11. Peace Warrior

    Peace Warrior Am Yisrael Chai

    :rofl: :rofl: :rofl:
  12. A fed gun is a happy gun. Have a round in the chamber to make it happy and you'll be happy when you need to use it.
  13. PhotoFeller

    Silver Member

    Since I don't carry a smoke to offer him, I'll rely on my bullet proof vest to buy enough time to rack the slide.
    #294 PhotoFeller, Feb 14, 2013
    Last edited: Feb 14, 2013
  14. I go back and forth on the C1-C3 thoughts. I never worried about C1 with my Beretta Cougar. It's de-cocker and 14 lb DA pull is pretty reassuring when you have to unholster and re-holster several times during the day for work locations. When I bought my first Glock, I was pretty uneasy about it's light trigger and pre-tensionsed striker. I carried it C3 for a few months. I carried C1 if we went to Ybor at night but I was quite aware of it so not a problem. It was also holstered for the duration. I now carry my P938 C1. Loaded mag, chamber, safety on. Not sure if C1 is the proper term for a Glock.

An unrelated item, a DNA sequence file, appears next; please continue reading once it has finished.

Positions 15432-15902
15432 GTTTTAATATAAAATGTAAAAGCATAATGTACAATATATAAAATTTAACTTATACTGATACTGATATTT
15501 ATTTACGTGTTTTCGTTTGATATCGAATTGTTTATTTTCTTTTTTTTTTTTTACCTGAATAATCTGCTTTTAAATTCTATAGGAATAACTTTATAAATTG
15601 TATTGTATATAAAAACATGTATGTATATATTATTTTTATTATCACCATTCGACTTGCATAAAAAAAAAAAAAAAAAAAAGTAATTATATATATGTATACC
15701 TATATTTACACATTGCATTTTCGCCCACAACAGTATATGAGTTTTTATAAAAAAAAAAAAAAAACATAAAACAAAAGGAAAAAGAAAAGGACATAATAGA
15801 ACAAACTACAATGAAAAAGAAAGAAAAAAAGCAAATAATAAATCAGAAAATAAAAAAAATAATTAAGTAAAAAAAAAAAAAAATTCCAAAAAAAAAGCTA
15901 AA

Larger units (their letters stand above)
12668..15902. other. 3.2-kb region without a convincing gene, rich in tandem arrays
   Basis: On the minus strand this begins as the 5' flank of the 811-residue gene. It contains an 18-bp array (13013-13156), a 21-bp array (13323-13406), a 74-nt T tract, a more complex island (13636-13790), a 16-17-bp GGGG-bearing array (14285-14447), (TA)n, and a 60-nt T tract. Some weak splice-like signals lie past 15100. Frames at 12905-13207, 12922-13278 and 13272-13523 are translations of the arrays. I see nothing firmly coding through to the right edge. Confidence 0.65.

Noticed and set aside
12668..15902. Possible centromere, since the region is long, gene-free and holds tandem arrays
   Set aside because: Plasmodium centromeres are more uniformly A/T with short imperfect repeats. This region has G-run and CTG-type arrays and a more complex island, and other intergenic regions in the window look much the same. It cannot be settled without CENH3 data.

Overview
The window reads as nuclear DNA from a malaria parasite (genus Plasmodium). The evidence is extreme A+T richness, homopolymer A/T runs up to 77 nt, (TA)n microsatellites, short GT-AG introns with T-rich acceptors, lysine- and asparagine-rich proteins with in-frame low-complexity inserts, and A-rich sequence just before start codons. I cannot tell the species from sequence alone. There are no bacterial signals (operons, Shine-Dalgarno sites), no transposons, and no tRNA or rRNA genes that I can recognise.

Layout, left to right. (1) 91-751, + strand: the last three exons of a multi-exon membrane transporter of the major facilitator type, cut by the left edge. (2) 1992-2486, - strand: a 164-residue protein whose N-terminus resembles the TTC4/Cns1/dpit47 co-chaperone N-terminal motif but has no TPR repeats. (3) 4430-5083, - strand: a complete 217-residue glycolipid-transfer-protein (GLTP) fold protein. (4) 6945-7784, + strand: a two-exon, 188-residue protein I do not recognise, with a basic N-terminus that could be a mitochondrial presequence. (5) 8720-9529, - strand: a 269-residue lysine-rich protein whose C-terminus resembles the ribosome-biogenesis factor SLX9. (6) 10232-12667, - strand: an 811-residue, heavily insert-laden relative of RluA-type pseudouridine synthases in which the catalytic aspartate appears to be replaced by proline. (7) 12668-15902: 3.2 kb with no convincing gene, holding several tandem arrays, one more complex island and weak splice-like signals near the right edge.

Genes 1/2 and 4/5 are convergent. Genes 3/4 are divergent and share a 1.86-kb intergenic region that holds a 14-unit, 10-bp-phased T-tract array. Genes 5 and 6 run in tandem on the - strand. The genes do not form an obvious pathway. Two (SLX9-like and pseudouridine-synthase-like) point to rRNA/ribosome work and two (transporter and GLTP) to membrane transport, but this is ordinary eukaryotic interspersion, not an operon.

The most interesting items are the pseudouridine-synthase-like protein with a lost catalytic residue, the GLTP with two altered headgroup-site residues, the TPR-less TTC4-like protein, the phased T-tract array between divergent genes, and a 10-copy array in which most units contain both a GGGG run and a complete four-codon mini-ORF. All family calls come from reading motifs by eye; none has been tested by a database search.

15. that's the beauty of a Glock, there are three safeties, and are all disabled by pulling the trigger. My wife was told by an SRO that carrying an unloaded gun is like carrying an expensive brick. She carries a Kimber 1911, hammer back. Mine's a Glock 36 ready to go at any time.
  16. SCmasterblaster

    Millennium Member

    Expensive brick - I like that . . . . .
  17. SCmasterblaster

    Millennium Member

    The guy in this video is a bad example on all fronts. :upeyes:
  18. PhotoFeller

    Silver Member

    The Glock 'safety' concept still escapes me. How is it that a safety can prevent an AD or ND (the purpose of a safety) if it is disengaged by putting rearward pressure on the trigger? Please explain.
    #300 PhotoFeller, Feb 14, 2013
    Last edited: Feb 14, 2013